2018 Ford Raptor: First Look


While at a recent media event at Eldora Speedway in Rossburg, Ohio, to drive , we had a bit of a surprise. Sitting among the blue and silver 2017 F-150 Raptors that Ford Performance brought to the event was a bright Race Red Raptor — a color we've never seen before on the off-roader; they all seem to be blue or silver. I asked whether this was something special and was nonchalantly informed that this was, in fact, a 2018 Raptor.

So, have a look, truck fans, at the latest version of Ford's go-anywhere-at-top-speed ultra-pickup. The changes for 2018 are few, relegated mostly to cosmetic tweaks and some new equipment, but then not much really needs to change on this factory-built race truck that you can take to the grocery store across the Grand Canyon.

The best way to identify a new '18 Raptor is by the tailgate. On base models, it's stamped with the F-150 moniker, but on mid-level and luxury trims it has a new all-caps FORD appliqué affixed as standard. The 2018 model also gets four new colors: Guard (green), Magma Red (burgundy), Stone Gray and Lead Foot. The new Raptor will not get the new grille, headlights and taillights the rest of the 2018 F-150 lineup will sport and since the Raptor already has a unique front and rear end, we guess Ford decided it didn't need a freshening yet.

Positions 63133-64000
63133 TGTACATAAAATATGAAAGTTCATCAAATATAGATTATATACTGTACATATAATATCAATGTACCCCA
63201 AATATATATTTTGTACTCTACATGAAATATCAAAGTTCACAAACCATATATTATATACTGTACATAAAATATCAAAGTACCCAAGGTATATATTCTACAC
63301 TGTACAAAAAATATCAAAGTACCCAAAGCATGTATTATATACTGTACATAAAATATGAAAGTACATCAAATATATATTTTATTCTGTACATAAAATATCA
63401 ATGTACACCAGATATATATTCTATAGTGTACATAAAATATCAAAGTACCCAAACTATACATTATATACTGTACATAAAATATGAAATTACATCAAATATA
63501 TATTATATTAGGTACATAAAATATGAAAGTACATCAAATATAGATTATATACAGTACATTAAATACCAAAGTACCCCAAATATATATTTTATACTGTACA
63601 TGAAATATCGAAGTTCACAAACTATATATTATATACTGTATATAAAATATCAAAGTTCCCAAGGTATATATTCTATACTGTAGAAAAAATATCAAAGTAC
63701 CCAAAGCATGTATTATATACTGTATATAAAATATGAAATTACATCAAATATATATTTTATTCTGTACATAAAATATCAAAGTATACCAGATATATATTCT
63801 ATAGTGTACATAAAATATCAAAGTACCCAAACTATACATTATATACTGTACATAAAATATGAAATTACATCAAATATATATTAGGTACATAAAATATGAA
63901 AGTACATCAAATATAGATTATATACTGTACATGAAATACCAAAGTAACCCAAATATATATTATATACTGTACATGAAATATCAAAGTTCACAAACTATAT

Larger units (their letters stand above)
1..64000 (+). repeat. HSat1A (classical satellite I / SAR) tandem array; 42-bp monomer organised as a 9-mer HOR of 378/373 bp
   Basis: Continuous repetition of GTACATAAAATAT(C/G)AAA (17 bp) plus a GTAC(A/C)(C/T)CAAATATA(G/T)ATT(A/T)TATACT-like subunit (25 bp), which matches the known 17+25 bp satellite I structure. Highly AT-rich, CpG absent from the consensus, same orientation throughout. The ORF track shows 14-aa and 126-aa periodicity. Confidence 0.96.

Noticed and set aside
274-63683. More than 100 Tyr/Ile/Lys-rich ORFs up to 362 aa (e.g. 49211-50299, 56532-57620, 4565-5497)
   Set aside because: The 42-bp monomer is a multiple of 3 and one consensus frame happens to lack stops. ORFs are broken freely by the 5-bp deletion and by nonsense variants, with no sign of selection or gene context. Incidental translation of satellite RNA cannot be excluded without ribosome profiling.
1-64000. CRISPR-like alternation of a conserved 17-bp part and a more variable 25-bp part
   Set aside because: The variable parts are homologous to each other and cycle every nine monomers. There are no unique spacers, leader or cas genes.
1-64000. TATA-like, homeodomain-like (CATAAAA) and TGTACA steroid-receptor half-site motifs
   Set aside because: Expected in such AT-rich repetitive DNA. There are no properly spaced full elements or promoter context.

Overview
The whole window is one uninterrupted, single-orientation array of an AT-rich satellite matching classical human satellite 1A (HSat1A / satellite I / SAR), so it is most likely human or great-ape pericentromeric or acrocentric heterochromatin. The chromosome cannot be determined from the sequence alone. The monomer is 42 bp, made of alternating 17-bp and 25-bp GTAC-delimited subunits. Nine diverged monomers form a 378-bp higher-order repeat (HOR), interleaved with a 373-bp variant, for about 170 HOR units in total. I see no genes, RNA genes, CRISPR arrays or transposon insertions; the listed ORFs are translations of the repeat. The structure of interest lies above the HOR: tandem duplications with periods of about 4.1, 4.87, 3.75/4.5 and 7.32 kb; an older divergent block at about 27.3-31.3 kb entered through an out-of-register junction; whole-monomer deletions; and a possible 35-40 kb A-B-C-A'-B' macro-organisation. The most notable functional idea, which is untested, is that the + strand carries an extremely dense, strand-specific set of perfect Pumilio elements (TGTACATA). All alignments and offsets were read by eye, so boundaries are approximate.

Inside, there's only one big new development for 2018: the addition of the B&O Play premium audio from Bang & Olufsen. It includes a new speaker on top of the dash, front and center, and I can attest that after a brief drive in the '18, the system truly sounds fantastic.

Check out the gallery of 2018 Ford F-150 Raptor photos below, and stay tuned for a First Drive of the 2018 Ford F-150 that's coming soon. photos by Aaron Bragman



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Detroit Bureau Chief Aaron Bragman has had over 25 years of experience in the auto industry as a journalist, analyst, purchasing agent and program manager. Bragman grew up around his father’s classic Triumph sports cars (which were all sold and gone when he turned 16, much to his frustration) and comes from a Detroit family where cars put food on tables as much as smiles on faces. Today, he’s a member of the Automotive Press Association and the Midwest Automotive Media Association. His pronouns are he/him, but his adjectives are fat/sassy. Email Aaron Bragman

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